Problems ensue, however, when all their time and attention get turned towards spiritual matters, and they neglect real-world responsibilities.

So if you’re spiritually inclined, definitely devote time and attention to pursuing the sacred, but keep one foot on the floor as well.

Bills need to be paid, loved ones need to be attended to, and you need to eat and take care of your own body as well.

8. Mental and emotional health.

As a general rule, people don’t like to feel hurt or upset. In fact, most folks try to avoid pain and suffering as much as possible and thus veer away from anything that may cause them distress.

While it’s important to safeguard your mental and emotional well-being, there’s a lot to be said for allowing yourself to be exposed to things that hurt you. If you don’t, you won’t develop the vital coping skills needed to deal with life’s many hardships.

Once again, it comes down to balance.

Constantly immersing yourself in horrific photos or videos of genocides or animal cruelty may shatter your heart and psyche.

In contrast, never looking at anything upsetting and insisting that nobody say or do anything that may “trigger” an unwanted emotional response will infantilize you.

The world can be a cruel, ugly place, and you need to learn how to navigate its turbulent waters with a measure of grace and strength.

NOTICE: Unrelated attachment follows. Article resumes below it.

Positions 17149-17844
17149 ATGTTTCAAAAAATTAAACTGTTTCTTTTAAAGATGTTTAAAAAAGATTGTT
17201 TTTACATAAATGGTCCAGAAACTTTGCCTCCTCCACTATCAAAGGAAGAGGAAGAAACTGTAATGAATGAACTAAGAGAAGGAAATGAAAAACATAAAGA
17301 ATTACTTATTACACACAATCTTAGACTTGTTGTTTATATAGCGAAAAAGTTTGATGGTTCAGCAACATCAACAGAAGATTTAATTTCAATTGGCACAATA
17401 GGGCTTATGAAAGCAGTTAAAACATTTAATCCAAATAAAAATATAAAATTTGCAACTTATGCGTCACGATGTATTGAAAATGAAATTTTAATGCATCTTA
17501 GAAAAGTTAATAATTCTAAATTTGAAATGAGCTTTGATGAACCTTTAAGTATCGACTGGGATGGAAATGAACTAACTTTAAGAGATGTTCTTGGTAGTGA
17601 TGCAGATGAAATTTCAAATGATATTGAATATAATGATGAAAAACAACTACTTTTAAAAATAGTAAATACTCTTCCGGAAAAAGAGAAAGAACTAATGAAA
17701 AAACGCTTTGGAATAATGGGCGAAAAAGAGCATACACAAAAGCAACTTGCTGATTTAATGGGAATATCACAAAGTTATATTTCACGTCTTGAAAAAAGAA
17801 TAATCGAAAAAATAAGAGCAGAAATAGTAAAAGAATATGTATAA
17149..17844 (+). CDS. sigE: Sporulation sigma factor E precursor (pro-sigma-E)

Find the middle zone in which you neither remain ignorant nor destroy yourself, and seek ways to work through and release the emotions that arise in a healthy, productive manner.

9. Work-life balance.

Are you a type-A workaholic who’s constantly either working for pay or doing chores around the house? Or do you prefer to do the bare minimum so you can do what you want instead?

These are extreme polarizations, but neither are particularly healthy in the long term.

Workaholics burn out because they never allow themselves downtime to play, read, or be creative. In contrast, those who devote all their time to creativity or play can face poverty or potential homelessness because they’re broke.

It’s important to be responsible enough to ensure a measure of life security (shelter, food, etc.), but also chill enough to dedicate time to pursuits that you love.

Set aside time daily to read, paint, play games or instruments, etc.

The number one regret of the dying tends to be that they wish they hadn’t worked so much.